The famous Hanging Coffins located high on the cliffs in Echo Valley are a popular day trip from Sagada. Some of these coffins are hundreds of years old and made from carved and hollowed out pine trees. The practice is still in use today, although the coffins are now constructed from planks. The Echo Valley lookout nearby the town provides great views of the coffins and surrounding rice paddies. To get there walk past the St Mary’s church, through the cemetery and from there a mud trail will lead you to the viewpoint. Scream hard at this point and you know why it’s named Echo Valley. From the lookout numerous trails are leading down through the Echo valley. Recommended to hire a guide as it is easy to get lost in the labyrinth of trails.
Lumiang Burial Cave
A short walk south of town is the Lumiang burial cave, where tens of coffins are piled up at the entrance, some of them dating back over 500 years. The Sumaging and Lumian caves are connected by a long and narrow passage. The trip between the caves is not for the faint hearted and takes 2-3 hours in total darkness. Ropes are being used to negotiate some steep passages and you will have to wade through several pools. A guide is essential for this trip and can be booked at the tourist information center for 800 php. He will bring a bright gas lantern, but it’s recommended to also bring your own torch.
A 45-minutes' walk from Sagada is the Sumaguing cave. A steep stone step leads down into the cave. The rocks in the first part of the cave are covered with bat droppings which are spreading a pungent odor and making things really slippery. After a few hundred meters this makes place for large boulders covered with calcite deposits caused by the water running over them. Best to walk barefoot here, as this give you the most grip. With a bit of imagination you can see all kind of objects in the gigantic rocks. Several pools filled with ice cold water complement the whole cave experience. The daring one could continue deeper in the cave and exit at the burial cave. (See above) The whole trip takes about 1,5 hours and should be undertaken by a guide which will provide a torch.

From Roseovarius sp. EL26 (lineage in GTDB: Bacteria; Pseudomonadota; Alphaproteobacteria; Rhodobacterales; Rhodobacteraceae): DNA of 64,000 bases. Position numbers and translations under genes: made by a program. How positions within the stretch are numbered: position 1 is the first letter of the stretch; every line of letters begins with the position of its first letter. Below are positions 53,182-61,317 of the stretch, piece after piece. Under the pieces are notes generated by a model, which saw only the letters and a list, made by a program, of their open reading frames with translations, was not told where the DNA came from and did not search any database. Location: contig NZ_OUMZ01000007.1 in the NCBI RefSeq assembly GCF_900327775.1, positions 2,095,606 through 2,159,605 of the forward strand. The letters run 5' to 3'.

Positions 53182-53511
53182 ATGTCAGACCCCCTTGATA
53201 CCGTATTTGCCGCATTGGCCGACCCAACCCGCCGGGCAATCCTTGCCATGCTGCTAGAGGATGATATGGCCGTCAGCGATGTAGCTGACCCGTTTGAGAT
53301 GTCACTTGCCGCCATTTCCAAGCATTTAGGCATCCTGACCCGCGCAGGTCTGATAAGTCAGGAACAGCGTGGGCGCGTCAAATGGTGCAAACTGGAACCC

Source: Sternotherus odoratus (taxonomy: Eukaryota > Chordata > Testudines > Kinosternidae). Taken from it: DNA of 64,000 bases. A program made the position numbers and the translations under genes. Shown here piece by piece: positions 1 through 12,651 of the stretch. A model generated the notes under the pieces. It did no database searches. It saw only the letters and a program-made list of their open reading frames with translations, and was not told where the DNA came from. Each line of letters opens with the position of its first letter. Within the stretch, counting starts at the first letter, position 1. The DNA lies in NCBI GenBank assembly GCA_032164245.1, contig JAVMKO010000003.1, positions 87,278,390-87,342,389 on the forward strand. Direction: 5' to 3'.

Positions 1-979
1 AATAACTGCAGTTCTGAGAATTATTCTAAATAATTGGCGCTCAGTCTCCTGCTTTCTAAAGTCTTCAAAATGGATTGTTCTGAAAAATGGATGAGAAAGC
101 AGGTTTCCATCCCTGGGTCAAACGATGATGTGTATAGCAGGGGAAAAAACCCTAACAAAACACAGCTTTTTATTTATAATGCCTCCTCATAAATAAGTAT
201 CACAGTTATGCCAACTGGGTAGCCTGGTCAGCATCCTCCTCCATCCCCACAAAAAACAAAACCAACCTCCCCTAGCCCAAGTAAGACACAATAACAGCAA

This small private museum showcases several Kankayan artifacts, such as baskets, pottery, weavings and sculptures. Ganduyan was the original name of Sagada used by the Kankanays. who are together with 5 other tribes referred to as Igorots, people of the Cordillera region. Local owner Christina Aben has a wealth of information about the region and is happy to share it with you. Open daily from 9am to 5pm. Entrance fee is 25php.
From Sagada you can make half day trips to the Bokong Falls (Small falls) and Bomod-ok falls (Big falls). The Bokong falls are located, a 40 minutes walk east of Sagada. A few hundred meters after the Sagada Weaving take the steps to the left and follow the trail through the rice paddies. The falls are not really impressive, but the deep, cool pool at the bottom is a good place for a dip.
Bigger and Better is the Bomod-ok fall. To get there take a jeepney to basketball court in Banga-an and from there a series of concrete steps are leading down into the valley. After passing through three small villages - in the last village there is 10 php toll fee for maintenance of the steps - you have to navigate through the rice paddies to the waterfalls. The scenery of the rice terraces is breathtaking. Be there in the early morning to take the best pictures and avoid some of the scorching sun rays. Recommended to take a guide on this trip, as it is hard to find your way through the paddies (600php / group).
East of Sagada is the 1600 meter high Mt Kiltepan. A viewpoint on the top is providing breathtaking views of the rice terraces and surrounding mountains. It’s a gentle 45 minutes' walk or 20 minutes jeepney ride from town. Try to get there before daybreak to watch the sunrise.